The best time to capture warm photographs and a look at family photography sessions shot during the golden hour.
Spring is right around the corner and I couldn’t be more excited. Why you ask? More sunlight with each passing day as we head into spring. Shooting directly into the sun (also know as backlight photography) has always been my favorite style of photography.
The best time to capture backlighting is two hours before sundown. Since sunset changes throughout the year, I like to use this online sunset calendar when scheduling shoots with my clients so that we can pick a start time of roughly two hours before sundown. If we are doing a mini session then one hour before sunset works too. The reason I prefer backlit photography over other styles is because it creates a rich color with warm lighting that you truly can’t achieve during any other time of the day. This is what’s called The Magic Hour or, as some like to call it, The Golden Hour.
Shooting into the sun is definitely a more difficult photography technique. Depending on the setting of where you’re shooting, you’ll need something to help diffuse the light. In the image above, you’ll notice the trees in the background allow me to capture the sun peaking through without the light coming in too strongly. By acting as a diffuser, the trees prevent harsh light from entering the frame. You can also diffuse harsh back light between the camera and your subject/s but that’s for another time.
Lens flares are another a cool aspect to shooting into the sun. It doesn’t always happen though so you have to play around with it.
Rich gold colors are also a huge plus if you’re shooting during the magic hour. We shot this in a field of tall golden grass which made for a warm, deep image.
Capturing the images during this time of the day is just the first step. Post-processing your photos is the second half of the equation. While I use Photoshop, Lightroom and iPhoto are other great options out there. During the post-processing you can really begin to add feeling and emotion to your photos by manipulating the color, adding depth, changing tones, etc. Above is a before and after example which demonstrates the impact editing can make on the finished product.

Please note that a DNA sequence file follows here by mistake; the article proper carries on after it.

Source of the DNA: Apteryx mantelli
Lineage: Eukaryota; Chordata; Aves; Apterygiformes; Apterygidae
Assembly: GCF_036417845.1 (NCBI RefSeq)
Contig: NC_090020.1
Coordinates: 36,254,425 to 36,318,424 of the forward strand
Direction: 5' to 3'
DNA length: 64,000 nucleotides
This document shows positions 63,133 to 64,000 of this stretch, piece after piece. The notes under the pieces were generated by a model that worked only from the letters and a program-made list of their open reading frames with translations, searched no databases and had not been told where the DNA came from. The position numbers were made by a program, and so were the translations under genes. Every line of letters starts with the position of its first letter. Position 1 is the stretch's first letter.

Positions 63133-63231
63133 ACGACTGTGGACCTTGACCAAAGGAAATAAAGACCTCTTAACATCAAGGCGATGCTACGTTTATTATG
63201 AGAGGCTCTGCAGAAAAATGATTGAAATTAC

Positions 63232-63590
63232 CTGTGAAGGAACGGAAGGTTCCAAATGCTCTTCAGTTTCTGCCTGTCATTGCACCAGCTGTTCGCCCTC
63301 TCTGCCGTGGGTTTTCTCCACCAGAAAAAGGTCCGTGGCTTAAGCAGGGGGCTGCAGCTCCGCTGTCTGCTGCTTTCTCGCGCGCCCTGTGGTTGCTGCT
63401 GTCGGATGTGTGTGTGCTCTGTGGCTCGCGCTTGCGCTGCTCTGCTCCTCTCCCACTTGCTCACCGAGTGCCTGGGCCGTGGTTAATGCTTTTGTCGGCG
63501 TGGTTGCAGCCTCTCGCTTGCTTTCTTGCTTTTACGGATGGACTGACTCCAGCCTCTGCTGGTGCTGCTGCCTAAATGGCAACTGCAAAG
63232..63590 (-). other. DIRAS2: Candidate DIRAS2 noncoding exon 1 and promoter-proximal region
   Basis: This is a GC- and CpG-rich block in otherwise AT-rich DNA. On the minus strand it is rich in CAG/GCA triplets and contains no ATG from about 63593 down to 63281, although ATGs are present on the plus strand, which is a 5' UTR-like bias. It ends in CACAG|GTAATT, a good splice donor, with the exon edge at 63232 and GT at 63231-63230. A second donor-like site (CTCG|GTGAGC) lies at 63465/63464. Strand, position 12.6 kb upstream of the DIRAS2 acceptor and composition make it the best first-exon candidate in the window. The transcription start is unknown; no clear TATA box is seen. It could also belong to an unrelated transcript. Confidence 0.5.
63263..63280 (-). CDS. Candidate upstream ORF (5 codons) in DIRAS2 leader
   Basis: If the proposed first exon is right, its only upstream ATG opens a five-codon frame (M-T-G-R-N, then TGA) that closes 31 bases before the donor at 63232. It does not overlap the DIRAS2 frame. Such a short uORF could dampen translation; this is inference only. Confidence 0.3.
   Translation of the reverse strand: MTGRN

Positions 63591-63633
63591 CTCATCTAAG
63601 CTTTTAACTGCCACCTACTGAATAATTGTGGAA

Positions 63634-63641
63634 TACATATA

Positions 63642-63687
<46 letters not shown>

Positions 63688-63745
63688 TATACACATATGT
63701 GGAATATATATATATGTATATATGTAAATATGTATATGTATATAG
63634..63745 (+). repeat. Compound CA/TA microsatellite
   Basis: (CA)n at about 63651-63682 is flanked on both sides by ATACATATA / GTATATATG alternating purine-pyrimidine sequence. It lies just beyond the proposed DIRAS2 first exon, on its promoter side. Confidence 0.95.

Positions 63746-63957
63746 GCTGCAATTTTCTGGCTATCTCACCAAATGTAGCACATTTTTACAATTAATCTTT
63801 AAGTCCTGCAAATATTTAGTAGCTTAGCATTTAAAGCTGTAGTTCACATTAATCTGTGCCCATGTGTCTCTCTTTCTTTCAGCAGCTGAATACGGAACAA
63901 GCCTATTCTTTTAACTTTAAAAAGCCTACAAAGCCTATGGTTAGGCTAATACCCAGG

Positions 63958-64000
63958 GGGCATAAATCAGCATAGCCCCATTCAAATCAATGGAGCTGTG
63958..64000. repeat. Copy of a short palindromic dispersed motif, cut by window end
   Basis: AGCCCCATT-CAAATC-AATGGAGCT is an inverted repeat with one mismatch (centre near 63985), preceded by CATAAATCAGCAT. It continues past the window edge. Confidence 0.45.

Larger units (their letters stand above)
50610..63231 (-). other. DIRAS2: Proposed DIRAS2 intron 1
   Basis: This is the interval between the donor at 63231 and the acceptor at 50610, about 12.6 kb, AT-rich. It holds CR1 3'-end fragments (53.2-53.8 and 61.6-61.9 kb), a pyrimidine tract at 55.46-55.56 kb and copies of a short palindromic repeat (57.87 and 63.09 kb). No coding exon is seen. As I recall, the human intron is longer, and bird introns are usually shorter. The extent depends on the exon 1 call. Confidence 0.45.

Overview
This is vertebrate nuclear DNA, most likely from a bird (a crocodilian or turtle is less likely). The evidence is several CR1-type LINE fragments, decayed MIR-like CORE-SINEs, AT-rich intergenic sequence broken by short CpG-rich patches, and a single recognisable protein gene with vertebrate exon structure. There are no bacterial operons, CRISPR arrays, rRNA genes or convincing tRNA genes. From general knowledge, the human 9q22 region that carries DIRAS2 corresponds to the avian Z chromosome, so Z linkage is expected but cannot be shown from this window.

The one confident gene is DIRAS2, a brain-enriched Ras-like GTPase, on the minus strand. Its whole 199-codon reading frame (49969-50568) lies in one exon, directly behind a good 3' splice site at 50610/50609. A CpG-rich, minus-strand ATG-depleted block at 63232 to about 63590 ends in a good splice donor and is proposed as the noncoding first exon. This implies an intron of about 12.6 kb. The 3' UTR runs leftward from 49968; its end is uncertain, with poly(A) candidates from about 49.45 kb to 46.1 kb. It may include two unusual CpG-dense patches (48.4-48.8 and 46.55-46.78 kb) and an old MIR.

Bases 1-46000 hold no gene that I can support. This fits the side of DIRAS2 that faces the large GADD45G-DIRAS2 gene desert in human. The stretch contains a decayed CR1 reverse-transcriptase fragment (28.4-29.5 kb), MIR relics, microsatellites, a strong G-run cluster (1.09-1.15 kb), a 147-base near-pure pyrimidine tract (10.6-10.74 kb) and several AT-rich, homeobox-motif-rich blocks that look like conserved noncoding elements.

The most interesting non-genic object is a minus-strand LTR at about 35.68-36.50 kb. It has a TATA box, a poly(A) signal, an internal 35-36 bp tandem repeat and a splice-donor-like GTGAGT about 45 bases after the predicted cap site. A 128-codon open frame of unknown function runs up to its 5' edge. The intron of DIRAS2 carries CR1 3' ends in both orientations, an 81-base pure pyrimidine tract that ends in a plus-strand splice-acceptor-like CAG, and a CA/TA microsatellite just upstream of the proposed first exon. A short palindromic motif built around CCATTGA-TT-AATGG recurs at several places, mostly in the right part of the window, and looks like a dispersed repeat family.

If you’re new to photography or simply want to try shooting directly into the sun for the first time, I recommend finding a model, grabbing your camera and getting out there to practice. I’ve been shooting back light photography for five years and it has been quite the learning process.
In time, with practice, you will learn to manipulate the light to your advantage to create beautiful photographs. Don’t relegate yourself to overcast days because you’re afraid to shoot directly into the sun. The saying that shooting during overcast days is the best time to capture a great photo is simply not true. That said, there is nothing wrong with a photo taken on an overcast day. Many of my favorite photographs were shot during cloudy days. After all, I live in Michigan.
Every photographer has their own personal style of shooting. At the end of the day, there’s no right or wrong time to shoot. It all depends on the look and feel you want to convey through your photography. Ultimately how and when you shoot is what makes your photography yours.
For me, shooting directly into the sun helps create a rich, warm photograph that perfectly captures the love and happiness of the families I photograph. If you’ve never tried photographing during the Magic Hour, I encourage you to get out there and have fun. Happy shooting!